The millennial generation (those of us born after 1980) have grown up with the wonders (and horrors) of the internet only a few clicks away.
Though parents and teachers are quick to caution against creating a negative online presence after the onset of the internet age, only in the past few years have we begun to truly see what kind of an effect the internet can have on our future prospects.
One of the most concrete revelations can perhaps be found in Georgia’s current 6th Congressional District race where Jon Ossoff, a 30-year-old documentary filmmaker, hopes to be the sixth millennial member of Congress after the run-off election Tuesday.
As one of the youngest individuals to ever run for Congress, Ossoff went to college during the start of the social networking revolution. Facebook, in fact, went global when Ossoff was a freshman at Georgetown University. The creation of social media suddenly meant that one’s youth was publicly and permanently documented. Any slip-up caught on camera could end someone’s job (or political) prospects for good.
A friend of Ossoff’s told the Mother Jones in an interview that Ossoff — even in his college years — was relatively clear-eyed on the repercussions social media could have on his ambitions, and thus, he tried his best to be a “squeaky clean guy.” The outer sheen of his online presence, however, would not stop his opponents in this year’s race from digging up dirt on the eventual front-runner.
In early March, the Congressional Leadership Fund, a super PAC funded by House GOP leaders, spent $1.1 million on an ad buy that presented videos of a college-aged Ossoff impersonating “Star Wars” character Han Solo and making fun of Georgetown girls with his singing a capella club friends. The political ad used the footage to paint Ossoff as someone who is “not honest, not serious” and “not ready.”
Interestingly, the conservative super PAC supporting Ossoff’s GOP opponent Karen Handel did not have to look far to embarrass Ossoff on national television. The video where Ossoff is found singing “Georgetown girl … she never tires of her high-class toys” is open to the public on the Georgetown Chimes’ YouTube channel.
The attack ad could be indicative of a newfound influence the internet now has over career aspirations: Those who are not attentive with their digital participation can face unwanted consequences in the years to come.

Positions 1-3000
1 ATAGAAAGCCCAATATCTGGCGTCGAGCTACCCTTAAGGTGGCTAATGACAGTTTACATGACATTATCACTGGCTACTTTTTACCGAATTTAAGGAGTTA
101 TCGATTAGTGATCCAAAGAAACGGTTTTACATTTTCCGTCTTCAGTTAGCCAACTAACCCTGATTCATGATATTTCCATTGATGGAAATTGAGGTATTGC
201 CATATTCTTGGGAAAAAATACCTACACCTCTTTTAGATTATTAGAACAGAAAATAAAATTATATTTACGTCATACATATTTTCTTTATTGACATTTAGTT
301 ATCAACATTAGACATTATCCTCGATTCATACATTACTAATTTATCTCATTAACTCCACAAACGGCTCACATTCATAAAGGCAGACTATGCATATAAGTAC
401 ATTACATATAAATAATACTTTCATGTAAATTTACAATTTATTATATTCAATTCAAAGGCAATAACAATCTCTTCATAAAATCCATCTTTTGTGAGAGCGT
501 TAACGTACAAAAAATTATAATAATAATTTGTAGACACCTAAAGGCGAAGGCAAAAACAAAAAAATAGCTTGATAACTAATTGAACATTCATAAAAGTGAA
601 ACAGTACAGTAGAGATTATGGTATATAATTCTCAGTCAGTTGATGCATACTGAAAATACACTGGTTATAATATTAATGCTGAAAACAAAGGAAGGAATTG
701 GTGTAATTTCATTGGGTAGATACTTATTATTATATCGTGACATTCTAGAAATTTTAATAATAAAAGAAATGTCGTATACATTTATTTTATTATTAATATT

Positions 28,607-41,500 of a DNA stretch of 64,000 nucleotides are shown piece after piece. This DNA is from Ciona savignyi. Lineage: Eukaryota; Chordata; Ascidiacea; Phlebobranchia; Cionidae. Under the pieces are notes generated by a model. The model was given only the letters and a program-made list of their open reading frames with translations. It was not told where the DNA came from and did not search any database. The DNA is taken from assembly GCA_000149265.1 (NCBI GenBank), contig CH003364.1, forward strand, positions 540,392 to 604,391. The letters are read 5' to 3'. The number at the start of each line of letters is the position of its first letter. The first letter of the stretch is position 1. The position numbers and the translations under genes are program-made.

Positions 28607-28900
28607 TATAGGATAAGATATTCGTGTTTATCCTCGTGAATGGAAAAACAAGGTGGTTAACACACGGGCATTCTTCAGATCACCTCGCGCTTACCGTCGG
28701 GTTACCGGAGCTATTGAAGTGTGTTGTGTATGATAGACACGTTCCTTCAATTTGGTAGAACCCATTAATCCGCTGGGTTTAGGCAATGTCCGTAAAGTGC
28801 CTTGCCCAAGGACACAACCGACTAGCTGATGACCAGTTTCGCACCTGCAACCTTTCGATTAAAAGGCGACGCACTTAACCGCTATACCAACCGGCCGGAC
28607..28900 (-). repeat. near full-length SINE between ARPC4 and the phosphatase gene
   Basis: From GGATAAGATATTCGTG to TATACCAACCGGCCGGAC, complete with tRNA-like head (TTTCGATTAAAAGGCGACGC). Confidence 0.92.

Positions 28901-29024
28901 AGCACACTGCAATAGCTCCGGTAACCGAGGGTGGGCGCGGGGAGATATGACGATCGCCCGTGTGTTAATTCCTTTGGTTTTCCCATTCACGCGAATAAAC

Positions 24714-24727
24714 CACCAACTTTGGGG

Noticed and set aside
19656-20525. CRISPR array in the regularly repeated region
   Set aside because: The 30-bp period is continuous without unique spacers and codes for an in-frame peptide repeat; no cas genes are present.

Based on poll numbers, it seems that the Ossoff campaign has been hurt very little, if at all, by the political advertisement bashing the candidate based on his youthful online activity. And there is something to be said about our current president, who, as a candidate, was forced to confront a more serious expose: his 2005 remarks condoning sexual assault. Yet, he still went on to win the presidency by more than 70 electoral votes.
Thus, it seems that maybe voters are willing to draw a distinction between past and present versions of a candidate — or, at least simply willing to forget the past in favor of a candidate’s present ideology.
So, should young people really care, then, about what they are putting on the internet? Probably. Though it may not have hurt the Ossoff campaign, the advertisement is still a reflection of a broader trend. People are beginning to assess qualifications based on our online presence.
Recently admitted Harvard students learned this the hard way when their acceptances were rescinded after they texted and posted racist and offensive memes on private chats.
According to the Chicago Tribune, 84 percent of employers in one survey used social media to assess the merit of a candidate and their ensuing likelihood to be a part of the company. College admissions officers, too, have begun to see social media as another platform to gauge the merits of an applicant.
So, though recent political campaigns may suggest the contrary, it is most likely in our best interest that we keep those online profiles squeaky clean.
Sireesh, 16, attends Chattahoochee High School and plays three musical instruments.
This story was published at VOXAtl.com, Atlanta’s home for uncensored teen publishing and self-expression. For more about the nonprofit VOX, visit www.voxatl.org.